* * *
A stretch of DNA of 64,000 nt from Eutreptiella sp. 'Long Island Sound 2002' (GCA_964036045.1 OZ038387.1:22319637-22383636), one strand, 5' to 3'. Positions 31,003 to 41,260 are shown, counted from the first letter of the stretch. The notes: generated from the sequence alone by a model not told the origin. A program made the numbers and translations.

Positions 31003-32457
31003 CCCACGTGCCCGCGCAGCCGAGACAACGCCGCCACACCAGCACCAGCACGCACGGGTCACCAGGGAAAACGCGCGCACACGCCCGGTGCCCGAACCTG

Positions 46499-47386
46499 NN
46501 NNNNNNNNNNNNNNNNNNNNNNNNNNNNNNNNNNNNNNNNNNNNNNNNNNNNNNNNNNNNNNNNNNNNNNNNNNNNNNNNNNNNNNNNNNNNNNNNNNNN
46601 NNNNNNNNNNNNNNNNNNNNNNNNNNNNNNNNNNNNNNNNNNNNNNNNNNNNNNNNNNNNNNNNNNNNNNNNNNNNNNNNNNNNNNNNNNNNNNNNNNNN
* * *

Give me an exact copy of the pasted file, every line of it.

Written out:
A stretch of DNA of 64,000 nt from Eutreptiella sp. 'Long Island Sound 2002' (GCA_964036045.1 OZ038387.1:22319637-22383636), one strand, 5' to 3'. Positions 31,003 to 41,260 are shown, counted from the first letter of the stretch. The notes: generated from the sequence alone by a model not told the origin. A program made the numbers and translations.

Positions 31003-32457
31003 CCCACGTGCCCGCGCAGCCGAGACAACGCCGCCACACCAGCACCAGCACGCACGGGTCACCAGGGAAAACGCGCGCACACGCCCGGTGCCCGAACCTG

Positions 46499-47386
46499 NN
46501 NNNNNNNNNNNNNNNNNNNNNNNNNNNNNNNNNNNNNNNNNNNNNNNNNNNNNNNNNNNNNNNNNNNNNNNNNNNNNNNNNNNNNNNNNNNNNNNNNNNN
46601 NNNNNNNNNNNNNNNNNNNNNNNNNNNNNNNNNNNNNNNNNNNNNNNNNNNNNNNNNNNNNNNNNNNNNNNNNNNNNNNNNNNNNNNNNNNNNNNNNNNN